Elon Musk has asked the Supreme Court to weigh in on whether the Securities and Exchange Commission violated the Tesla CEO’s free-speech rights when it required, as part of a 2018 settlement, that some of his social media posts be vetted in advance.
The petition appeared on the Supreme Court’s website Monday, after Musk’s lawyers told CNN on Thursday they had submitted the document. In the filing, attorneys for Musk alleged that the SEC deprived him of his First Amendment rights with the settlement, which was initially signed after Musk falsely claimed on Twitter that he would be taking Tesla private and that he had “funding secured” for the maneuver.
Tesla remains a publicly traded company today. Meanwhile, Musk now owns Twitter, which he has rebranded as X.
Beyond trying to recover the right to post more freely on social media, Musk’s petition is the latest legal challenge to federal executive authority; should the Supreme Court decide to hear the case and side with Musk, it could limit the SEC’s latitude to negotiate settlements with defendants accused of violating US securities laws.
The settlement had originally required Musk to get legal clearance for tweets that could contain material information relevant to Tesla or its shareholders; the agreement was later modified to cover “wide-ranging categories” of information instead, according to earlier court documents and the petition.
Now, after two lower courts upheld the settlement without directly addressing the issue of that provision’s constitutionality, Musk wants the Supreme Court to rule that the SEC has imposed a prior restraint on Musk in violation of the First Amendment, even though the lower courts held that Musk waived his First Amendment rights by signing the SEC agreement in the first place.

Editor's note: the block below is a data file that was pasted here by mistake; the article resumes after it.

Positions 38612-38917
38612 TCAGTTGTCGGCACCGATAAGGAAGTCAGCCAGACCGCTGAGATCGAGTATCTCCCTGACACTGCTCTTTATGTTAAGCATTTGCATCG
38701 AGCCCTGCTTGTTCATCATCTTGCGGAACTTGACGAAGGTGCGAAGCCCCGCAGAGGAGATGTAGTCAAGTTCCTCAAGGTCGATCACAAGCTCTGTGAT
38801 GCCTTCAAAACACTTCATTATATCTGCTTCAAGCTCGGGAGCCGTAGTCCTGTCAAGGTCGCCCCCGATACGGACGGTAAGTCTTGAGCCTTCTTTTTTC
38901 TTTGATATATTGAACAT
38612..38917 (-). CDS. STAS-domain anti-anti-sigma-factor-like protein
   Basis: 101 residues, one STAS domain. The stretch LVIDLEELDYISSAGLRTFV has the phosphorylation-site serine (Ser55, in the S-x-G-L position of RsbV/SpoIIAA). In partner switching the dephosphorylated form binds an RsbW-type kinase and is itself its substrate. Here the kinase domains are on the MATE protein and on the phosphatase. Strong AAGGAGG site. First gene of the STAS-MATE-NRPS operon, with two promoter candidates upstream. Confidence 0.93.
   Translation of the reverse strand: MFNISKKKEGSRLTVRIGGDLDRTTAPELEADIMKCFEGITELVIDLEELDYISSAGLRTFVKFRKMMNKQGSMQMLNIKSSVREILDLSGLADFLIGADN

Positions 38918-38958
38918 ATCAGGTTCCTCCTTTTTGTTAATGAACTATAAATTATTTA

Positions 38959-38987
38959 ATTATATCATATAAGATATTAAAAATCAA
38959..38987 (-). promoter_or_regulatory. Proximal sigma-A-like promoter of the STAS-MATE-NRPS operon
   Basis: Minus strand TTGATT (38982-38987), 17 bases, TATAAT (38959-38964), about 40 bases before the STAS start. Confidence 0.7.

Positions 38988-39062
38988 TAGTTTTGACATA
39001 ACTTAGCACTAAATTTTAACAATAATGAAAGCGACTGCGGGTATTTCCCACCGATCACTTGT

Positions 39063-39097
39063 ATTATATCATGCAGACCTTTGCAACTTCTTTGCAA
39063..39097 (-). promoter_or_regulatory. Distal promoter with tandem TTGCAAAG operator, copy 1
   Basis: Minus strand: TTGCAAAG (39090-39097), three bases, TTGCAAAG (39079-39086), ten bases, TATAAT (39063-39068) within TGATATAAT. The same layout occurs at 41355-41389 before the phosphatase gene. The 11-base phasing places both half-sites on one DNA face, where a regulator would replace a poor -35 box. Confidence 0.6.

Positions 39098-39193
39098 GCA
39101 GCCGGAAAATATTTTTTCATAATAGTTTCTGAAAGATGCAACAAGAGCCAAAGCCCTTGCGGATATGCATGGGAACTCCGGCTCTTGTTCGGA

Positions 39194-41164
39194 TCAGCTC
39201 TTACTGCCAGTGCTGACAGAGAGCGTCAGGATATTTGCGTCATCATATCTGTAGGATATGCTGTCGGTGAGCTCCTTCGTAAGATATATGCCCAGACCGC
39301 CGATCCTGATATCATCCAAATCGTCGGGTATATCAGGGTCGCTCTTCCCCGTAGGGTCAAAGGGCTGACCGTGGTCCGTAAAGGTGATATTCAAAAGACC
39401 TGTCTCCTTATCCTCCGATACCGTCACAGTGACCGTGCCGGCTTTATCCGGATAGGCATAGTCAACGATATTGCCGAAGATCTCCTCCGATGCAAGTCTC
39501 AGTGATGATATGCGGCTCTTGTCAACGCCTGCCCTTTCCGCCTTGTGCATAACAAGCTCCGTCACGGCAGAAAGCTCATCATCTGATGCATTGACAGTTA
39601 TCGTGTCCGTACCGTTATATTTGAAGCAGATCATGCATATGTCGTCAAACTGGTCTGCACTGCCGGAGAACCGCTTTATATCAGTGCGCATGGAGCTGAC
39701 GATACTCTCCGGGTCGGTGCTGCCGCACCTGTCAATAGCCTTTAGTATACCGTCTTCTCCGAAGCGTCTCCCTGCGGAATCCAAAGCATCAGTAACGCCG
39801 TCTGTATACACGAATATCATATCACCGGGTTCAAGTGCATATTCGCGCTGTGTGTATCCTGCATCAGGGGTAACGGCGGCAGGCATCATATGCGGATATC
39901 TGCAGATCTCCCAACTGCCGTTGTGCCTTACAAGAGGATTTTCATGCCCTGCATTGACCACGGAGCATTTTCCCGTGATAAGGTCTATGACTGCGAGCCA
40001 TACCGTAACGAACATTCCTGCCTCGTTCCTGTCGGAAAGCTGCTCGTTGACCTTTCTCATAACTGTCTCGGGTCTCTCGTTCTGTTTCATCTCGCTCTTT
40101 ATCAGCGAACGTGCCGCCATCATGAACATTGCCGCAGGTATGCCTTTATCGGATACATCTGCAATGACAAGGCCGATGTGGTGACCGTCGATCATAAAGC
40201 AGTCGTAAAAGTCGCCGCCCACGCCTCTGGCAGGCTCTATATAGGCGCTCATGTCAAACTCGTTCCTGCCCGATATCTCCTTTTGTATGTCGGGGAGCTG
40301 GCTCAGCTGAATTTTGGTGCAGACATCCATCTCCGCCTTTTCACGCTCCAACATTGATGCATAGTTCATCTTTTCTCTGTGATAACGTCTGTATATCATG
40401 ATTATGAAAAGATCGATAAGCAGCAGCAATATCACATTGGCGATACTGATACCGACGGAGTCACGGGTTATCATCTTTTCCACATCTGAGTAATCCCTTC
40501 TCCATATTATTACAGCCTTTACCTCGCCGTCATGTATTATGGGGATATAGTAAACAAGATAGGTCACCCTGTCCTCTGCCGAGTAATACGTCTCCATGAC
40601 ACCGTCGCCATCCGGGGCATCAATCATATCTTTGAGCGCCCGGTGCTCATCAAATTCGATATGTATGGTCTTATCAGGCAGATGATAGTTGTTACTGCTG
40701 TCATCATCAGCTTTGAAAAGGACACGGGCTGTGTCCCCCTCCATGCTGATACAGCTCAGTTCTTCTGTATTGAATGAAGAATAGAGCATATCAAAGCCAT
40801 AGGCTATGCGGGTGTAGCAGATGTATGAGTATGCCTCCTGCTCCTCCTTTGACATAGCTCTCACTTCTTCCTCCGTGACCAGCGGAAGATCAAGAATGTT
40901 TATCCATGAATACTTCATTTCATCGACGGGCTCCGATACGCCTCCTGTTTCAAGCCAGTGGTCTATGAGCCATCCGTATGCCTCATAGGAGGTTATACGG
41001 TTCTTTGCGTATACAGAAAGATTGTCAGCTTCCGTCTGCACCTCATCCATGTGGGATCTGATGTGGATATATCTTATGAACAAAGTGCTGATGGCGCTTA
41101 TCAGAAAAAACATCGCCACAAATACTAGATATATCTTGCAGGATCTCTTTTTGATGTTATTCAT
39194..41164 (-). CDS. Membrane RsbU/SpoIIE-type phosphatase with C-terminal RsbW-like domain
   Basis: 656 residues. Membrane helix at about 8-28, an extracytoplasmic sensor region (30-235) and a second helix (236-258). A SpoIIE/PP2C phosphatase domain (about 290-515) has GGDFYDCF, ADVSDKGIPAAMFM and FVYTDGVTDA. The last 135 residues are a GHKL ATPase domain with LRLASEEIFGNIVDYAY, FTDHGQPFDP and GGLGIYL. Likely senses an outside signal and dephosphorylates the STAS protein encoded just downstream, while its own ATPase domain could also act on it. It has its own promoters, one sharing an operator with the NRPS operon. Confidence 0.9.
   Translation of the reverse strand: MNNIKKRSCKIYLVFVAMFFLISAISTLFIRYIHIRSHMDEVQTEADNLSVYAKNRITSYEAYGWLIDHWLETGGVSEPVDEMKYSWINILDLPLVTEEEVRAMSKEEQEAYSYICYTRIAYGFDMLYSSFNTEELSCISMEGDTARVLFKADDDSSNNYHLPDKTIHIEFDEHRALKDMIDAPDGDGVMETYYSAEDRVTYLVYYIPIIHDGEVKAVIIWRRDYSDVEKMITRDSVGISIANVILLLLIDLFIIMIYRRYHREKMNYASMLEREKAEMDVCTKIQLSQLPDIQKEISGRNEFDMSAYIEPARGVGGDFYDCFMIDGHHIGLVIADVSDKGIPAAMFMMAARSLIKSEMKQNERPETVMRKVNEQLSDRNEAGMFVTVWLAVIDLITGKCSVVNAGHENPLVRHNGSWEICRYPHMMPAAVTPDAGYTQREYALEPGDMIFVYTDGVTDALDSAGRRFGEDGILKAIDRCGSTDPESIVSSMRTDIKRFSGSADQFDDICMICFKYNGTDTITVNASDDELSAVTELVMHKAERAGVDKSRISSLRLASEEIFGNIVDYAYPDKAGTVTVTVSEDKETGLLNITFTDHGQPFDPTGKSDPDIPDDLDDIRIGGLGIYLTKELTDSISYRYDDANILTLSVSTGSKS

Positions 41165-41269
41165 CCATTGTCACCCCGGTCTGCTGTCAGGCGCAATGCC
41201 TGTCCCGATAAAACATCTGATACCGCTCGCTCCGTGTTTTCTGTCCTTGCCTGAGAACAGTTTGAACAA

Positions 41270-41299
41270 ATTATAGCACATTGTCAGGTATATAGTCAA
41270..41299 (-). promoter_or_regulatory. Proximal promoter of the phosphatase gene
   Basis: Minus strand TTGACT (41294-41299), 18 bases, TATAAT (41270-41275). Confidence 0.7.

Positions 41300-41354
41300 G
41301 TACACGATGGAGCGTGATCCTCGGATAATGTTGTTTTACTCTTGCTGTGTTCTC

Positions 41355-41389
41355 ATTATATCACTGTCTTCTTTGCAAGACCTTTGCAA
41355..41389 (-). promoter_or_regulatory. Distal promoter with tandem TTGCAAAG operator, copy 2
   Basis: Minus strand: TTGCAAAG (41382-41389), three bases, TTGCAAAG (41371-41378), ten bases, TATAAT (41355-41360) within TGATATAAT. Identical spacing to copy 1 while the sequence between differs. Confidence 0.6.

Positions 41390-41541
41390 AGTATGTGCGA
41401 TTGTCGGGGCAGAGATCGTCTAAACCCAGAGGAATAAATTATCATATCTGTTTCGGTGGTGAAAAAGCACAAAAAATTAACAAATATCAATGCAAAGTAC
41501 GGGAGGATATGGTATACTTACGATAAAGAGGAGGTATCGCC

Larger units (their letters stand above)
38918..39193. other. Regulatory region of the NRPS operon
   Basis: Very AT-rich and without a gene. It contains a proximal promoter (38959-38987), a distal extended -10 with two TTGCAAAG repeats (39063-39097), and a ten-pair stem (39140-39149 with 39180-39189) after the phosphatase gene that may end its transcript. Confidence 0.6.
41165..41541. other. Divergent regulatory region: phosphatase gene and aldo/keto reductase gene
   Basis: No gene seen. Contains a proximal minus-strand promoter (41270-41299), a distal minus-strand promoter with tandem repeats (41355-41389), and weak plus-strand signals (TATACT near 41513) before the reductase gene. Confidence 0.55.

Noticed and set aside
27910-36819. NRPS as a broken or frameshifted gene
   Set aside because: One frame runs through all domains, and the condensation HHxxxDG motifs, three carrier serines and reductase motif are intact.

“The Constitution limits what the government may do, and any individual relinquishment of that right cannot grant the government a power denied to it by the Constitution,” said the petition, a copy of which was obtained by CNN.
The petition added: “The pre-approval provision at issue continues to cast an unconstitutional chill over Mr. Musk’s speech whenever he considers making public communications.”
Musk is battling the SEC on multiple fronts. In addition to his Supreme Court petition, he has resisted calls by the SEC to testify about his acquisition of Twitter, now known as X. The SEC has sought a court order that would compel him to testify in that matter.